Thursday, October 28, 2010

OTEC Touted as Technology to Combat Sea Level Rise

We’re quoting liberally today from comments by inventor Jim Baird to an Energy Collective piece on global warming and sea level rise by David Hone, a “senior climate change advisor” for Shell International Petroleum Company.

Baird’s comments take a surprising turn on Hone’s piece (and one Hone probably couldn’t have anticipated) by praising ocean thermal energy conversion’s (OTEC) potential to both power the planet and be a remedy for sea level rise.

Some Googling suggests Baird is an inventor of something called the Global Warming Mitigation Method, and OTEC has a role. Here are some of his comments to Hone’s piece:

“Not only does OTEC remedy the problem of thermal expansion, it is also the remedy to our dying oceans.”

“OTEC consumes heat already in the system rathern than generating more heat to produce energy that inevitably leads to additional warming, most of which is accumulating in our oceans.”

“OTEC has the prospect of becoming the largest global source of renewable energy while mitigating global warming.”

“If OTEC isn’t the climate’s Silver Bullet, it is certainly the next best thing.”

That’s the kind of enthusiasm and full-on support we like to see for OTEC, which is what we’ve also tried to generation from this blog’s first post. Thank you, Jim Baird, for making a strong case for ocean thermal energy conversion.

It’s a case Hawaii residents and government officials need to embrace in total to simultaneously end our debilitating dependence on imported oil and provide an inexhaustible supply of energy to power our state.

Tuesday, October 26, 2010

Visitor Examines Hawaii’s, Military’s Energy Issues

It’s always good to read a visitor’s views on how the most oil-dependent state in the country is planning for a clean-energy future. That perspective comes today from Kevin Bullis, energy editor of MIT’s Technology Review who is on a fellowship from Honolulu’s East-West Center.

Bullis focuses much of today’s post (first in a series) on ocean thermal energy conversion (OTEC), a subject for which we never tire here at Hawaii Energy Options.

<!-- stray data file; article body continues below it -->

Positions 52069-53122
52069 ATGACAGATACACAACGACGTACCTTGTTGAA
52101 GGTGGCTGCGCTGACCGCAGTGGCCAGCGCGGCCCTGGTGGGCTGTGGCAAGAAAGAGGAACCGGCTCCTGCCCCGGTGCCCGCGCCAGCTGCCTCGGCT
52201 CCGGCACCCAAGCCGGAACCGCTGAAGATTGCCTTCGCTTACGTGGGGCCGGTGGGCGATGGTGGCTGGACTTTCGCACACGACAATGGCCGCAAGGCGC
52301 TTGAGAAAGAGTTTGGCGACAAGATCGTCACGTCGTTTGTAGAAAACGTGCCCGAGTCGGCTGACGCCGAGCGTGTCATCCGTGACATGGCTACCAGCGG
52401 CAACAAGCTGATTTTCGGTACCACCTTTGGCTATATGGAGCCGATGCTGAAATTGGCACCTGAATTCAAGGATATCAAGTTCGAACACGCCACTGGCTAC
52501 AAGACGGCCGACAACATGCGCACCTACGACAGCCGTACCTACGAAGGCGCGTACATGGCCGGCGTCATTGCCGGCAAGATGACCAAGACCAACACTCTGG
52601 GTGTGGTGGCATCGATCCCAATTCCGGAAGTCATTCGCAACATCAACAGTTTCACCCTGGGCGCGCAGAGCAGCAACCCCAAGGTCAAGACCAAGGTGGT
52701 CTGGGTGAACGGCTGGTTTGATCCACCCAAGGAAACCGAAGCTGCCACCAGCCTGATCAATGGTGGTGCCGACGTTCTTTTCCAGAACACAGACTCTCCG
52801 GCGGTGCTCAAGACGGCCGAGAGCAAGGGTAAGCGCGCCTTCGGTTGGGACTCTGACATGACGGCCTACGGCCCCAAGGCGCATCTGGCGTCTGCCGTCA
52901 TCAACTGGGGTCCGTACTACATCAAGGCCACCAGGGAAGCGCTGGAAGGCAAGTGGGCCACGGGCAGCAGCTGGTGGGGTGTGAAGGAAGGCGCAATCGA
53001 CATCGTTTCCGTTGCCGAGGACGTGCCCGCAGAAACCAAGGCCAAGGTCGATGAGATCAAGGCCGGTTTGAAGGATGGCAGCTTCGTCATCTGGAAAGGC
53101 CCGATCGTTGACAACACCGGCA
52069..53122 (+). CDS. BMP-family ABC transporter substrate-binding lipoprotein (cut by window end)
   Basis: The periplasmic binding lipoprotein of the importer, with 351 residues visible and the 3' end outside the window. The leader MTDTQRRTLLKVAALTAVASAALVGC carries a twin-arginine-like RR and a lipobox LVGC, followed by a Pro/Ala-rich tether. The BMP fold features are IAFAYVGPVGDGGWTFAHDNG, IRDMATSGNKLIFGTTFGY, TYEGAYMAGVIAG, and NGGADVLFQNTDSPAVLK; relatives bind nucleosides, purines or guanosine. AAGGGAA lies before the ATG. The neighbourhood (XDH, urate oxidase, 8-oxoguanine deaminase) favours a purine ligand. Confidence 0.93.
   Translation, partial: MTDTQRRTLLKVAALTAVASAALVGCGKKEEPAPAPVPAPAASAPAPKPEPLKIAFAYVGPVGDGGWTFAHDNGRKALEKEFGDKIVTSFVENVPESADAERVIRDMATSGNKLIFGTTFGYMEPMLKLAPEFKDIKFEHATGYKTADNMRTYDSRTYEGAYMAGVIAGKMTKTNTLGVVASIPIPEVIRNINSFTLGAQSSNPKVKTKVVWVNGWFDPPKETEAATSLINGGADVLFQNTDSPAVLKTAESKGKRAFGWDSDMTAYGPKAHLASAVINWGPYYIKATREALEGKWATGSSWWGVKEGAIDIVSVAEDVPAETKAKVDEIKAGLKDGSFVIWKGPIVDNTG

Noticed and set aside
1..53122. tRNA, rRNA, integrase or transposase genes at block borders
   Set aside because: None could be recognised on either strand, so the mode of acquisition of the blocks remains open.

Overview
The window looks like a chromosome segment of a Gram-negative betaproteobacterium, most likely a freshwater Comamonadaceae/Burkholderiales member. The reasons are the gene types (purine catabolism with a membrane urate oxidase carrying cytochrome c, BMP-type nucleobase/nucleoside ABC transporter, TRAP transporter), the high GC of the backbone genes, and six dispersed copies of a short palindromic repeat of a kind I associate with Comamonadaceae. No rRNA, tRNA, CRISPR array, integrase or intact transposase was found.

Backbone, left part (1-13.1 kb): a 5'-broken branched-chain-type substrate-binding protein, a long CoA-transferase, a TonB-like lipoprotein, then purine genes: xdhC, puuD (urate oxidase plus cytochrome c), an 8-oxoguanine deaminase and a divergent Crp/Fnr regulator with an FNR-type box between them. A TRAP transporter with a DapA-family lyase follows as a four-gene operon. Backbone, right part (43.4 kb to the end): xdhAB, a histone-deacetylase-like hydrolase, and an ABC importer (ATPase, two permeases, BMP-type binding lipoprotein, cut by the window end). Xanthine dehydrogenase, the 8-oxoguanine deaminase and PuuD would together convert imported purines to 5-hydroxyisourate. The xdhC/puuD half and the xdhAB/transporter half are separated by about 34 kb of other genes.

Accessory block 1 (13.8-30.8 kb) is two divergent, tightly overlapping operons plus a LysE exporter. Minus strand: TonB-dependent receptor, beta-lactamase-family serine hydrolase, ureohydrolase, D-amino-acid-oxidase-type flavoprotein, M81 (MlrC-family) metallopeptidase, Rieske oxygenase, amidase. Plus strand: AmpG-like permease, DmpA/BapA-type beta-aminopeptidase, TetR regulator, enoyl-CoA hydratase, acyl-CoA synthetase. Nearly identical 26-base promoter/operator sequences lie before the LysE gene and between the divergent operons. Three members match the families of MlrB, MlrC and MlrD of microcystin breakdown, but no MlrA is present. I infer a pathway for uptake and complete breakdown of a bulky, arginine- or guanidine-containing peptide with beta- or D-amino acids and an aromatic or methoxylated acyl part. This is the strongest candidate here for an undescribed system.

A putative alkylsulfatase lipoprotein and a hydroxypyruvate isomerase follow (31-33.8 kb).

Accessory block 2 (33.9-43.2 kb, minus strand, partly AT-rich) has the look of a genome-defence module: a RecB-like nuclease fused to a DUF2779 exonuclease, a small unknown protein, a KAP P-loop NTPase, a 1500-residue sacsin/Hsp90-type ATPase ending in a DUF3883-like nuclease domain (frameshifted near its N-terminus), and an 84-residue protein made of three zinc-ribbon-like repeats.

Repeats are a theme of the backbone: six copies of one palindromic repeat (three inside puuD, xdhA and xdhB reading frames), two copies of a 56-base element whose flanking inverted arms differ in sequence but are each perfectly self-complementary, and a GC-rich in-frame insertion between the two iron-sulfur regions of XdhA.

Bullis makes two especially noteworthy points: First, by investing in potential base-load energy sources (including OTEC), “the military may be performing a very useful service for clean energy,” and two, “electricity consumers won’t pay much more (than they’re already paying), if any, for clean energy.”

We’ve always assumed OTEC won’t take off without significant investment by the military based on the nation's strategic importance of getting off oil and onto an accessible, affordable source of renewable energy. OTEC’s our favorite candidate.

And Bullis reminds us that whatever schemes government and industry work up to expand Hawaii’s renewable energy sector, those projects can’t be ridiculously expensive. The plan to link windfarms planned for Molokai and Lanai with Oahu via an undersea cable comes to mind when we start talking about hugely expensive energy initiatives.

Lining Up the Projects

Such a project seems technically achievable, since undersea cable and wind turbine technologies are maturing, but we’ve always wondered whether sinking more than a billion dollars into a three-island electric grid might actually preclude OTEC from achieving its potential here.

We consumers ultimately will pay for these projects in our electricity rates. It might just be a good idea to give the military, Lockheed Martin and their partners a chance to see what they can do in the next few years in making OTEC more than a drawing board pipedream.